We are very pleased to notify you that all 22 years of our journal Oral Tradition are now available online and free of charge. http://journal.oraltradition.org/ This site now contains nearly 500 articles and 10,000 pages, with all of the contents downloadable as pdf files that you can read online or print out as you wish. The entire electronic archive of Oral Tradition is also searchable by keyword or author name, with phrase-based and Boolean searches possible as well. In return, may we ask you to forward this e-mail announcement to at least five colleagues in your field? It would be especially helpful if you selected colleagues whom you feel might not be aware of Oral Tradition’s migration to an internet-based, open-access format, or who might not already know that the entire run of the journal is now available gratis. There are also several other ways to assist us with the process of notifying colleagues, and we would greatly appreciate your assistance: electronic links to the site in (1) personal blogs and (2) professional websites, as well as (3) announcements in journals and newsletters in your field. Any or all of these strategies would certainly help to get the news to colleagues on a broad scale. Thank you for whatever you can do to help inform our community and share a resource that was created for the common good.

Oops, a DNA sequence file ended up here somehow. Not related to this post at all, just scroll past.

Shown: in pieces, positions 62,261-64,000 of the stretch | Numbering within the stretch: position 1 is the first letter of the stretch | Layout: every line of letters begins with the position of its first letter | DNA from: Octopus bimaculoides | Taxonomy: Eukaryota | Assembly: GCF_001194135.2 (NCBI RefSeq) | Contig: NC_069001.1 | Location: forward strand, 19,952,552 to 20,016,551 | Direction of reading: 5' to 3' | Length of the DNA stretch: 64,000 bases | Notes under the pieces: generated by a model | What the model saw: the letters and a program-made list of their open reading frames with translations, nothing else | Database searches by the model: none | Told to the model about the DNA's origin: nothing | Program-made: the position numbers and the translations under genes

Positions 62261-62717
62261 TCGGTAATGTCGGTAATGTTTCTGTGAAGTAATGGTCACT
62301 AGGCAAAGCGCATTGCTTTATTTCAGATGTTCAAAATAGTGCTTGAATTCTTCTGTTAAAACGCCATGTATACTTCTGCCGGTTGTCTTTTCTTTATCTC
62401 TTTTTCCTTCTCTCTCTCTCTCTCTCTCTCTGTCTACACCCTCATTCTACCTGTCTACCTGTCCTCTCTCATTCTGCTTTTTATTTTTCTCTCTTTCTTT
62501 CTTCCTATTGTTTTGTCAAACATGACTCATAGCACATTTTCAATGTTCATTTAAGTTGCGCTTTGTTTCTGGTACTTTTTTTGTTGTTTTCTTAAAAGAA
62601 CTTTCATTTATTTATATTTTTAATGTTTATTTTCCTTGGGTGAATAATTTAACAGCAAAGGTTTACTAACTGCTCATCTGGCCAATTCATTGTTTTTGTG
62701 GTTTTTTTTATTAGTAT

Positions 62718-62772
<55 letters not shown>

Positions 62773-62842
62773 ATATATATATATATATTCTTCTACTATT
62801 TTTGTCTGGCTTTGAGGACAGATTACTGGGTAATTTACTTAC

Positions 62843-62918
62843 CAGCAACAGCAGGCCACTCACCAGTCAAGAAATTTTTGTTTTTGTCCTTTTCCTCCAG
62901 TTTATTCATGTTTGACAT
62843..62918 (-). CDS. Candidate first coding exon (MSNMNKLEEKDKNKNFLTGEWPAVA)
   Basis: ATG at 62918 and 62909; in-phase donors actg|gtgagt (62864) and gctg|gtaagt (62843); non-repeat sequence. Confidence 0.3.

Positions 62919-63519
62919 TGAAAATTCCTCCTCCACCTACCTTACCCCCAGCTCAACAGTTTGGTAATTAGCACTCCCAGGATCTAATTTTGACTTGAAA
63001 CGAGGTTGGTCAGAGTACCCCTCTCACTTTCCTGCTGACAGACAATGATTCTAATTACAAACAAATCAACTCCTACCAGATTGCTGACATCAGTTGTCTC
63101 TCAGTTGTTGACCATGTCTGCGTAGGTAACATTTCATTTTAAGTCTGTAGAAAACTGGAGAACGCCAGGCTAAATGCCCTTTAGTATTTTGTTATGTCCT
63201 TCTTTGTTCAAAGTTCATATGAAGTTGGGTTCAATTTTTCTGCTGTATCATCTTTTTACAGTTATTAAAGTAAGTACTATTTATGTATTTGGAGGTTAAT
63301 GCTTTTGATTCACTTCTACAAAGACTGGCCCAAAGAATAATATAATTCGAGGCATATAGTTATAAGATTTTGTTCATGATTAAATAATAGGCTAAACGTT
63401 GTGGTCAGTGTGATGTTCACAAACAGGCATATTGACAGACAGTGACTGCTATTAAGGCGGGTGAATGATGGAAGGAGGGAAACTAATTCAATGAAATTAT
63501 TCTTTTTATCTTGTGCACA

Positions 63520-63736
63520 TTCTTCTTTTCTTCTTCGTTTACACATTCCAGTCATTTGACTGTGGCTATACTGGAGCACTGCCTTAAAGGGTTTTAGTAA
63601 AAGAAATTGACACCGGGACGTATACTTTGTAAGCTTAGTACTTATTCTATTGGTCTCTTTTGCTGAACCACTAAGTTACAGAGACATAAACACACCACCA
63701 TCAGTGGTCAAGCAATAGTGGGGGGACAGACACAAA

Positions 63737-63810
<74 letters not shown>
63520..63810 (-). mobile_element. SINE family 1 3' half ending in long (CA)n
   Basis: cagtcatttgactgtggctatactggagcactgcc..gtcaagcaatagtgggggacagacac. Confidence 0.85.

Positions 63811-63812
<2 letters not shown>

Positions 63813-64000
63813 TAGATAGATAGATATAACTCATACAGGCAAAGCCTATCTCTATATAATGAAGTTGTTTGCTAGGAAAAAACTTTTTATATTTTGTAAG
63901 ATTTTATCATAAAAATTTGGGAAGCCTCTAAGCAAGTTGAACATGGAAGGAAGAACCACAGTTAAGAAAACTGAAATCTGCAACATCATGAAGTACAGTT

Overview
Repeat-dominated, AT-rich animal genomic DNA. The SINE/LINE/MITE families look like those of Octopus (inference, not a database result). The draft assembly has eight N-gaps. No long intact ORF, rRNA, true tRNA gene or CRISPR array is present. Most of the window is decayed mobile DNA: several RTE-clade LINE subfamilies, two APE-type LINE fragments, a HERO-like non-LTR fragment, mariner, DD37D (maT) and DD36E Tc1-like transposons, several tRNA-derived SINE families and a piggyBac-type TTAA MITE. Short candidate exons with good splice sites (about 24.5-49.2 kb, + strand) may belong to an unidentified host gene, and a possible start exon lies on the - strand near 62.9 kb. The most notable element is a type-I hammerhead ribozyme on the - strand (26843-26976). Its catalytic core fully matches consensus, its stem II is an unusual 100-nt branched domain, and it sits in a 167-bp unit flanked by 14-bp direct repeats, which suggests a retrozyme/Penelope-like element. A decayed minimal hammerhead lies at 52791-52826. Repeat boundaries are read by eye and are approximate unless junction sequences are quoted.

The Center for Studies in Oral Tradition at the University of Missouri (http://oraltradition.org) is gratified to be able to offer Oral Tradition to anyone worldwide with an internet connection and a browser. We hope that the online, open-access format will enlarge and diversify the journal’s readership, and particularly that it will offer everyone interested in the world’s oral traditions – regardless of their location and academic context – an equal opportunity to contribute actively to the discussion. Our shared field will prosper most readily if it operates as an academic democracy without financial or distributional barriers.
As for future contents, the next issue of Oral Tradition (volume 22, number 2) will be a special collection devoted to Basque traditions, and will include descriptive and analytical articles, interviews with oral poets, and an eCompanion with photographic, audio, and video support. Beyond that issue we will be publishing articles on Albanian oral law, Native American storytelling, modern Greek oral poetry, Welsh saints’ lives, modern Balinese epic, and many other topics across the international spectrum.